Petty crime is common. Take extra care of your belongings in busy locations. Pickpockets operate in bars and restaurants. There is a risk of mugging and bag snatching, particularly on public transport. Avoid poorly-lit streets, parks and secluded areas after dark.
Be wary of accepting food and drink from strangers in bars, nightclubs and restaurants. Some visitors have been drugged and robbed.
Foreign tourists have been charged extortionate prices for drinks and had fraudulent transactions debited against credit/debit cards
Seek recommendations for bars and clubs from trustworthy sources. Vilnius Police publish a list of clubs where they have received the highest number of crimes reported.
Car theft is rife. Lock unattended vehicles and hide contents, including radios if possible. Use guarded car parks in cities, especially overnight.
There have been a number of recent thefts of bicycles in Vilnius.
Bus and trolley bus tickets are cheaper if bought from a news kiosk (spauda). Remember to frank your ticket on the machine on board or you may be fined by undercover inspectors.
Taxis are reasonably priced. Make sure the meter is used. It is cheaper and safer to phone for a taxi from a recognised company than to hail one in the street. Ask your hotel reception to call one. Do not use unregistered taxis
You can drive using a UK photo card driving licence. You must have suitable insurance and carry the original vehicle registration documents (copies are not acceptable).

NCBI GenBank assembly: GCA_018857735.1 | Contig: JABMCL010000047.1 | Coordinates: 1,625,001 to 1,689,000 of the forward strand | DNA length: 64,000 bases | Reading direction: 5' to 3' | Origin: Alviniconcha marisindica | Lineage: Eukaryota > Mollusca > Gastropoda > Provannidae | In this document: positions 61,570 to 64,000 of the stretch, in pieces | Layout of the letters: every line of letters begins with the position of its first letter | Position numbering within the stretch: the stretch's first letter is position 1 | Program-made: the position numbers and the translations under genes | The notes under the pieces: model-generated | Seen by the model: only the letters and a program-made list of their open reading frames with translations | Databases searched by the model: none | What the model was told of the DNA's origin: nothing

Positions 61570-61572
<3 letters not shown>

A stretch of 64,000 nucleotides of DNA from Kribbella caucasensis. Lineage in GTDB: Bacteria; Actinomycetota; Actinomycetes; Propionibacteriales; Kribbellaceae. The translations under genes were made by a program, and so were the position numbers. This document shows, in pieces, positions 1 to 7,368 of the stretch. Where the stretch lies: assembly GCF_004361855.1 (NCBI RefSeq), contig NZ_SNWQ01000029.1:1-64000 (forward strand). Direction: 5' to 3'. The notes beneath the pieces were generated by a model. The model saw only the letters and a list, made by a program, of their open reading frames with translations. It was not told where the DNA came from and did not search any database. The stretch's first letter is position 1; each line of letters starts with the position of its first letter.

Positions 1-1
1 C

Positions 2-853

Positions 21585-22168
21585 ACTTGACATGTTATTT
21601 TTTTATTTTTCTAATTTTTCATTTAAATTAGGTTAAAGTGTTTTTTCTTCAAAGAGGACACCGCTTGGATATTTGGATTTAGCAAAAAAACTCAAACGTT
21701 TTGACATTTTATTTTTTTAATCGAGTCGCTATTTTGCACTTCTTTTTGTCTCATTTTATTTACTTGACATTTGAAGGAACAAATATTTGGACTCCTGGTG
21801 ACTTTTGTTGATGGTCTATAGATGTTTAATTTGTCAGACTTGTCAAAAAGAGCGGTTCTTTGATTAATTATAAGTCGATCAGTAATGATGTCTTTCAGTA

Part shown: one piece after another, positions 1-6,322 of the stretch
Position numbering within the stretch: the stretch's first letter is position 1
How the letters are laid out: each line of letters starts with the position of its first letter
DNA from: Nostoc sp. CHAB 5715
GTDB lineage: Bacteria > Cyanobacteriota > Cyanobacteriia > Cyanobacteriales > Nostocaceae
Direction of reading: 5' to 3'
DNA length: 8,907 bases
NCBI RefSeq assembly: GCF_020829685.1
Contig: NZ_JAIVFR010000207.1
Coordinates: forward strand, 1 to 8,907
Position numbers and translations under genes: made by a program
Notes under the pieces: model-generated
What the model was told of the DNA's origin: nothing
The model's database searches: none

Take care when driving, particularly at night. Equip your car for severe conditions in winter. Winter tyres are a legal requirement in Lithuania between 10 November and 1 April. Dipped headlights are compulsory all year round. Speed limits, unless otherwise indicated, are 50km/h in towns, 90km/h on country roads and 110km/h on highways.
Do not drink and drive. The legal blood-alcohol limit is 0.04%. Those found over the limit face a fine and possible imprisonment.
In 2012 there were 301 road deaths in Lithuania [(source DfT)[(https://www.gov.uk/government/uploads/system/uploads/attachment_data/file/245387/rrcgb-2012-complete.pdf). This equates to 10 road deaths per 100,000 of population and compares to the UK average of 2.8 road deaths per 100,000 of population in 2012.
When arriving in Lithuania with a car, border officials will ask for:
a passport with a validity of at least six months
Original vehicle registration documents (copies are not acceptable)
International vehicle insurance (Green Card)
Be prepared for extremely cold and possibly hazardous weather if you intend to travel to Lithuania in the winter (October to March). There is likely to be snow on the ground and temperatures may drop to -25 degrees Celsius or below.
Local travel - Klaipeda, Nida and Palanga
If you intend to walk along the Curonian Spit be aware that after a short distance the Spit forms part of Kaliningrad, which is a territory of the Russian Federation.